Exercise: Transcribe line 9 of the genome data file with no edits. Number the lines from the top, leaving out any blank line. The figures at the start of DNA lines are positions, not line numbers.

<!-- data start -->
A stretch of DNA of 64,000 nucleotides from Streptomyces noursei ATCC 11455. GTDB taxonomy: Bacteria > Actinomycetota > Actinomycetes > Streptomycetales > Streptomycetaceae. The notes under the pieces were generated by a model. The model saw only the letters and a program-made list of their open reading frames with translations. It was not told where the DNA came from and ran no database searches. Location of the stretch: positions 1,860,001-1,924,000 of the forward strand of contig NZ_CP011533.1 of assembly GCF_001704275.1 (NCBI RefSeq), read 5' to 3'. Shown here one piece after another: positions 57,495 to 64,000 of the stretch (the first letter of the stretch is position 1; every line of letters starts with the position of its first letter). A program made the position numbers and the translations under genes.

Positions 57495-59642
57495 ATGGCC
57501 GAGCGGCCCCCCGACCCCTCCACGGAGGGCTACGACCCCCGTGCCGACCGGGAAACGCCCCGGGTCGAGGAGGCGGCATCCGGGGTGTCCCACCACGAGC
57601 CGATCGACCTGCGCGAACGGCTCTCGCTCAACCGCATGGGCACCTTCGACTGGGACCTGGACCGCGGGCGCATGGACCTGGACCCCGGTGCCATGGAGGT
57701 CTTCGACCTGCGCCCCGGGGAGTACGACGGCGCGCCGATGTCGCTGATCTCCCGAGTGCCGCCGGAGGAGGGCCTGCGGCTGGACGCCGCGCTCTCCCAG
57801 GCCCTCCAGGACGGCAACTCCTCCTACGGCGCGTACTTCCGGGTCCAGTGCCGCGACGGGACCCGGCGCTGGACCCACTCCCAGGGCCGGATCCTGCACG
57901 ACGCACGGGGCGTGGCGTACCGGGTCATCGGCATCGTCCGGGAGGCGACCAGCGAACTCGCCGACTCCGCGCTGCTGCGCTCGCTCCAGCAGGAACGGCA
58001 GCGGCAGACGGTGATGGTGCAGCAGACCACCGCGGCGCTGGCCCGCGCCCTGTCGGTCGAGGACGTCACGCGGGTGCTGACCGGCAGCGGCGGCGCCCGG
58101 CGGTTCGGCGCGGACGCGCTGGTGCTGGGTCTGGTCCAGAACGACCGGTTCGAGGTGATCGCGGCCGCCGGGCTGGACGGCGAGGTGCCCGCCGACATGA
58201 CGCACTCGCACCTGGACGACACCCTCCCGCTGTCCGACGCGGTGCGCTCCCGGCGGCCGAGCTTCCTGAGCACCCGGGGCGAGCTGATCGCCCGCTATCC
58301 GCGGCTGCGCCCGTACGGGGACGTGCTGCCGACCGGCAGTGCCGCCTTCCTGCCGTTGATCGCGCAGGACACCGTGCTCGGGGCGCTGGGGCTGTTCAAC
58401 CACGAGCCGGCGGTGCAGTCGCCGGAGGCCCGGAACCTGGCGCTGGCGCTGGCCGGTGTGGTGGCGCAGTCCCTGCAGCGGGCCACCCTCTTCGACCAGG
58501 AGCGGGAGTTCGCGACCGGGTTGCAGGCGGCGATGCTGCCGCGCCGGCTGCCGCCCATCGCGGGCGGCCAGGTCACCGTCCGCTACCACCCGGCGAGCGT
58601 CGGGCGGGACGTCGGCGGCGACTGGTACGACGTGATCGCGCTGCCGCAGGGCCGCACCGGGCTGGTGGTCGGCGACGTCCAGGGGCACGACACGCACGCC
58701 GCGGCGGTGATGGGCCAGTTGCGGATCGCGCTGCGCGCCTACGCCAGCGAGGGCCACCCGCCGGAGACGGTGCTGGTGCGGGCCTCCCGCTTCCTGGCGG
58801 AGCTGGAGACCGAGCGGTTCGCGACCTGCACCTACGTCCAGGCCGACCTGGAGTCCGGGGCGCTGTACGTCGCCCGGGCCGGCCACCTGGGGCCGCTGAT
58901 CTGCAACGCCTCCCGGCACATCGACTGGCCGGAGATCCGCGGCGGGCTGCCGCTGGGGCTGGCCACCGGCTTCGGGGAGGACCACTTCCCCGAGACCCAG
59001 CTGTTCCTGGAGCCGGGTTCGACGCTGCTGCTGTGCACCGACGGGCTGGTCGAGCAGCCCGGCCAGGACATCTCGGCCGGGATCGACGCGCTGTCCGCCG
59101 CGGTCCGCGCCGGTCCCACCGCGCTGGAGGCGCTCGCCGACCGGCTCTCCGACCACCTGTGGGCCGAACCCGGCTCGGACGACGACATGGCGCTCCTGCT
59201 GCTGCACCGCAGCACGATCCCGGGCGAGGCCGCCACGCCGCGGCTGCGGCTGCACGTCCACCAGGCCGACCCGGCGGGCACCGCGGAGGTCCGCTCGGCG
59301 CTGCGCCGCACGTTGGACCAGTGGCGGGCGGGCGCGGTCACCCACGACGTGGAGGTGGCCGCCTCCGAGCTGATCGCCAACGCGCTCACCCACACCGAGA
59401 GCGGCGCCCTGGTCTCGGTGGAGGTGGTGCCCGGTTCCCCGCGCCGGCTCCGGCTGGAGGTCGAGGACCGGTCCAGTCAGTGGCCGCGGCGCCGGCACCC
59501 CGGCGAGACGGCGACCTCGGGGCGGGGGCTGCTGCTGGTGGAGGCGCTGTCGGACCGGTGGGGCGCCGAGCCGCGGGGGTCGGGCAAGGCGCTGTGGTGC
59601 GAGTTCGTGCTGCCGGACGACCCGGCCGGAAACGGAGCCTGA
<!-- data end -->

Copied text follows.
58001 GCGGCAGACGGTGATGGTGCAGCAGACCACCGCGGCGCTGGCCCGCGCCCTGTCGGTCGAGGACGTCACGCGGGTGCTGACCGGCAGCGGCGGCGCCCGG